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Design

An Art Show Inspired by The Green Book

In “Sanctuary,” Derrick Adams uses history, fashion, and architecture to examine the way black Americans traveled in a period of highway expansion and limited civil rights.
“As African Americans," says Derrick Adams, "we have been able to adapt to the limitations of where we could go because we firmly believe that, collectively, wherever we are is where it’s at.”
“As African Americans," says Derrick Adams, "we have been able to adapt to the limitations of where we could go because we firmly believe that, collectively, wherever we are is where it’s at.”Terrence Jennings/Museum of Arts and Design

Travel has always been an integral part of America’s mythology. Manifest Destiny, the belief that colonists and pioneers were entitled to traverse and own all of the land between two shining seas, is our national origin story. But travel, much like the American Dream, has not always been equally accessible for all Americans.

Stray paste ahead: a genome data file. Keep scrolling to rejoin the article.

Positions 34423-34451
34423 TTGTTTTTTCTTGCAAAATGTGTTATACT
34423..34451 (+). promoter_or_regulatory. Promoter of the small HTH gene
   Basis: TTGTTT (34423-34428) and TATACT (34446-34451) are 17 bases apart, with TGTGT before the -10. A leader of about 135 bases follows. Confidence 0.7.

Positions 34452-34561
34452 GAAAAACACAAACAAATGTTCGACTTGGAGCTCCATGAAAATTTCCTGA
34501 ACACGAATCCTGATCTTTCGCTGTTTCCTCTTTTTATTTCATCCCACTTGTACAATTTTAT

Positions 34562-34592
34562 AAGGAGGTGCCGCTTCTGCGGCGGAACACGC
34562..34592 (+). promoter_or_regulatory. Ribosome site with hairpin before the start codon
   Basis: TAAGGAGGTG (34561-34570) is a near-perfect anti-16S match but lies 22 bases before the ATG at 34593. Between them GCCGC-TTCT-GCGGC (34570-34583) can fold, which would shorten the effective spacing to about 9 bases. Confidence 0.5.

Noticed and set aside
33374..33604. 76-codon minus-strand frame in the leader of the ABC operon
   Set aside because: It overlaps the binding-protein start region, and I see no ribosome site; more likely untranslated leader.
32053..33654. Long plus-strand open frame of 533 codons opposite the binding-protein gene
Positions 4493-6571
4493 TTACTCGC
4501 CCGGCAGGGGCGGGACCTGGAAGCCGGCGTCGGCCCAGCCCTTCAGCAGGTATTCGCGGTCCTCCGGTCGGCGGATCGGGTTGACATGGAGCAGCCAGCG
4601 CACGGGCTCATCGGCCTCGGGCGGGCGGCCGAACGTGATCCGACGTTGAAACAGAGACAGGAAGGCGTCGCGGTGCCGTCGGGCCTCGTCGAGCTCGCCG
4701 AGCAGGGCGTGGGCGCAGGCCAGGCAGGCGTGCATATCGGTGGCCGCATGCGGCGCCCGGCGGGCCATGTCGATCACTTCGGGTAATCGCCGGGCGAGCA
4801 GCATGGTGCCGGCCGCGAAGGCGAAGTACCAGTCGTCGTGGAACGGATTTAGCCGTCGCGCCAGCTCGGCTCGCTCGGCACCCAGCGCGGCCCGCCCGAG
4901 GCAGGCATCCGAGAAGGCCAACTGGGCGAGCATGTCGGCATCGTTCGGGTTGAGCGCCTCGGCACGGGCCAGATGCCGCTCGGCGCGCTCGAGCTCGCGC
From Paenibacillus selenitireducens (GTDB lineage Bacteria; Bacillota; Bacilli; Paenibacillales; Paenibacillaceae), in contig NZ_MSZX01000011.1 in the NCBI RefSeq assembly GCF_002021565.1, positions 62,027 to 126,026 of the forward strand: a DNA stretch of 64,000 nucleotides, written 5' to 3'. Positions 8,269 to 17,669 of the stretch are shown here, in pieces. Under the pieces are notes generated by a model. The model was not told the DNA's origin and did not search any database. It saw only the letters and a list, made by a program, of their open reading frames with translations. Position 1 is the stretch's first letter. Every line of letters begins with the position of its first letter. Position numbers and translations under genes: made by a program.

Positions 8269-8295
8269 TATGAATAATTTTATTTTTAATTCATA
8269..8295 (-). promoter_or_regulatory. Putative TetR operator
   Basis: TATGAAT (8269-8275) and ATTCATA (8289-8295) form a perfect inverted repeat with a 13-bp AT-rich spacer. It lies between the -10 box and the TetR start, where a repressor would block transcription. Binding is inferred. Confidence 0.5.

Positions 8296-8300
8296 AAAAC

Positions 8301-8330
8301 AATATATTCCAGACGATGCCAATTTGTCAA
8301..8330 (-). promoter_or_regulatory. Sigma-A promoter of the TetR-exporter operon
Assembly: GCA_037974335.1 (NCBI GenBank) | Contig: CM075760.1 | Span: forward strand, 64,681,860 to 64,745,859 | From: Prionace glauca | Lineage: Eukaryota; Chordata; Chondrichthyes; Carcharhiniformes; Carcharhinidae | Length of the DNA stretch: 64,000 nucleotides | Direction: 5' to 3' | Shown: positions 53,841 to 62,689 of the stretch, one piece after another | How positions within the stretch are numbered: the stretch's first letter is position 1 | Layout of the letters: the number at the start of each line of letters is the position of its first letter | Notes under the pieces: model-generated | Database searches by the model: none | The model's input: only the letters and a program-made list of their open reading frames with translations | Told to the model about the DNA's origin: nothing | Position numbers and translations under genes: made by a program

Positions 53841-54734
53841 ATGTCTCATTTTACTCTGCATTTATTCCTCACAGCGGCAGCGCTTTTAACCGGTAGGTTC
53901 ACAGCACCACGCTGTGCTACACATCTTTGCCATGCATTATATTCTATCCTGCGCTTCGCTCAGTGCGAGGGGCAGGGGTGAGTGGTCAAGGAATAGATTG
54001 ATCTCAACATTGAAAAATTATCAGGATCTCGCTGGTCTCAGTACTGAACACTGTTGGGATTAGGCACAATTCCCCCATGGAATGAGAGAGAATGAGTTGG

For “Sanctuary,” an exhibit at the Museum of Art and Design (MAD) in New York City, artist Derrick Adams created pieces based on the Negro Motorist Green Book to examine travel through the lenses of history, fashion, and architecture. The Green Book, as it is otherwise known, was a compilation of businesses—gas stations, restaurants, motels, clubs—across the country that were willing to serve African Americans in the mid-20th century.